Trolls having been exorcised, it was good to head back to Marshside after a lengthy change of routine. A Wheatear in the sandplant, vast flocks of Goldfinches and Starlings, Mipits seemingly on the move, and a Short-eared Owl way off over Crossens Outer were early highlights. A liberal sprinkling of Little Egrets, and a Goldcrest in the bushes by Sandgrounders, then down to Nel’s where five Spotted Redshanks were close in, and later on four Greenshank dropped in.
It was a foggy day today when I finally had chance to catch up with the Bittern on Crossens Outer. A couple of Short-Eared Owls were around too, and several times I had the Bittern, the shorties and Little Egrets all in the same view in ‘scope and bins. A great day following a similarly fine day at Anfield yesterday. Very bad light for photography of course, but this video captures the jizz of the Bittern well: it’s showing very clearly here in North Merseyside, for such a normally secretive bird.
Thanks again to Phil Boardman for these images: he snapped this bird at Marshside today. It fits the description of one seen at Martin Mere earlier in the week too.
And if that’s not enough to make you want to check out Phil’s flickr stream, how about these stunners:
I spent most of the day counting gulls and ducks for the Wetland Bird Survey; I fired off this quick shot of a Sedgie just as I was heading home. The original was not quite in focus, very flat, washed out, and lacking contrast. I seldom do any processing other than cropping and perhaps a tiny tweak of exposure, but I cranked up the curve in this using some very rudimentary software and got this effect. Let’s call it art. Or crap!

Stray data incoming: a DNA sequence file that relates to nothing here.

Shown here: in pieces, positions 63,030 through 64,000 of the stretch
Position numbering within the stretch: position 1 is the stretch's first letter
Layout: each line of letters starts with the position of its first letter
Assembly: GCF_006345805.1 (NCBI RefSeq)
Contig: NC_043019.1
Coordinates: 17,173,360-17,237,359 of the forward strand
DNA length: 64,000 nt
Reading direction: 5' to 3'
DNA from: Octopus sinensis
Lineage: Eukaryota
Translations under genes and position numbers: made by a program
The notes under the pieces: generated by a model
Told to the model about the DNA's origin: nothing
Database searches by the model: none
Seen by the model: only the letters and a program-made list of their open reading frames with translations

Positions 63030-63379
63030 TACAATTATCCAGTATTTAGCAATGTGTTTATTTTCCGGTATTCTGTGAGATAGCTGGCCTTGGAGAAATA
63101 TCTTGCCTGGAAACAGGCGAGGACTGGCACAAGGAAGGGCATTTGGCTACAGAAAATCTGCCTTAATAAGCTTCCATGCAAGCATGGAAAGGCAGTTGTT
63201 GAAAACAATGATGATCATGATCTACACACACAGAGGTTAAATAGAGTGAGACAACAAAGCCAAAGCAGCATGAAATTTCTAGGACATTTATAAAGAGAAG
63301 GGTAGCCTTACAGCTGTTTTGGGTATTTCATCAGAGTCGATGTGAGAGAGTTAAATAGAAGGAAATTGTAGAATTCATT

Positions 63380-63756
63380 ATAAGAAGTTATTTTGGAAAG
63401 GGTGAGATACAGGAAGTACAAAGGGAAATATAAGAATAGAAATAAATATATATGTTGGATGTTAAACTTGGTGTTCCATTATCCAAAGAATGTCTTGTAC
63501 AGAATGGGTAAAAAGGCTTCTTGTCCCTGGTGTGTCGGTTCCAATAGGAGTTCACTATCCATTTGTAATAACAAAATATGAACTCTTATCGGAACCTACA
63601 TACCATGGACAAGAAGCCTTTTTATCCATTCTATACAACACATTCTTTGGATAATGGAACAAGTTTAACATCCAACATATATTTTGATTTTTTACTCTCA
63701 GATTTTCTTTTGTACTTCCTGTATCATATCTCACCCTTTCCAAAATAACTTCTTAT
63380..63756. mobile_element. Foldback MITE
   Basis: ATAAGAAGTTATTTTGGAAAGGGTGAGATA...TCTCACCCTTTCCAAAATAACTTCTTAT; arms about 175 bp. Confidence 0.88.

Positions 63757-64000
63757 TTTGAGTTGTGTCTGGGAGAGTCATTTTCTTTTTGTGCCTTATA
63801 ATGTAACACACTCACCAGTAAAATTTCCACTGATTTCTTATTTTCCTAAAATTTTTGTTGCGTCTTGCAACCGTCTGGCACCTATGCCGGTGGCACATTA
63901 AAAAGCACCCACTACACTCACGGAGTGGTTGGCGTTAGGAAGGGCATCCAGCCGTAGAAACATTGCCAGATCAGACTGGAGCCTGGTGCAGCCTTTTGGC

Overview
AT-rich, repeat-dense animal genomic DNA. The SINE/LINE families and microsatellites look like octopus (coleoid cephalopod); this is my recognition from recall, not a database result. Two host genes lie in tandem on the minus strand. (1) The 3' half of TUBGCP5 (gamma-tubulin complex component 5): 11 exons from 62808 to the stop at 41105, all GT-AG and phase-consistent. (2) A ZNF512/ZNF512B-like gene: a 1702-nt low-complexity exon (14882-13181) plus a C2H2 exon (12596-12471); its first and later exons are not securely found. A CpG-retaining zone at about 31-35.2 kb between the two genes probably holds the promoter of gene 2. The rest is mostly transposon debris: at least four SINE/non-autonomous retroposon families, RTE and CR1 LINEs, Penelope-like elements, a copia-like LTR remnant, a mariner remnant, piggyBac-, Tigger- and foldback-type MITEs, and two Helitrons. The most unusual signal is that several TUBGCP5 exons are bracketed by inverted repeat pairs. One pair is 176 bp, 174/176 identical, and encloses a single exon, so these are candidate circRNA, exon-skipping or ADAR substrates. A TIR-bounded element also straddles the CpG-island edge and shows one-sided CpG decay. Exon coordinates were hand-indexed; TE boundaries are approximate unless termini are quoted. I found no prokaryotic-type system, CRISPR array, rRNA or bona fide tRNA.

Meanwhile, Jason went to the Wirral and did some proper digiscoping, starting with this Grasshopper Warbler at Leasowe …
… and then this Grey Seal at Hilbre
I’ve not managed to get to Nel’s Hide during its opening hours this week to snap the near-summer plumage Spotted Redshank currently there. The last time (and indeed the first time) I saw one in summer plumage at that hide was also one of my first ever “successful” attempts at digiscoping, on the evening of the France v Portugal match in the 2006 World Cup, if I recall. This was taken with a Coolpix 995; the bird was on the nearest mudbank to Nel’s along with a juvenile Little Ringed Plover. I got back home in time for kick off.
Another very fleeting visit with Django, the dog, tonight. Little to photograph except the resident Kestrel once again, who poses for me very readily. I think he has one eye on Django as a likely snack. The midges had similar thoughts about me.
My mooching around the house all day, being off work sick, was clearly too much for the family, who persuaded me that a bit of fresh air would do me good, and dumped me and the dog at the end of Marshside Road some time after 6pm. Rumours of a Great White Egret having flown over at 5pm were quickly scotched by a phone call, which also advised that the Spotted Redshank was still viewable from Nel’s at the time it was locked up, and sure enough it was ‘scopable even from Junction Pool but a photo was out of the question. So the highlight of this short visit was this Whinchat. Having seen, but failed to get a decent image of, the bird in the sandplant on Saturday, this one was at least eventually sufficiently obliging for me to get these record shots. A probable Tree Pipit flew over the sandplant, which had plenty of Wheatear around.
male ruff Philomachus pugnax marshside rspb 18/04/2009, originally uploaded by jason stannage.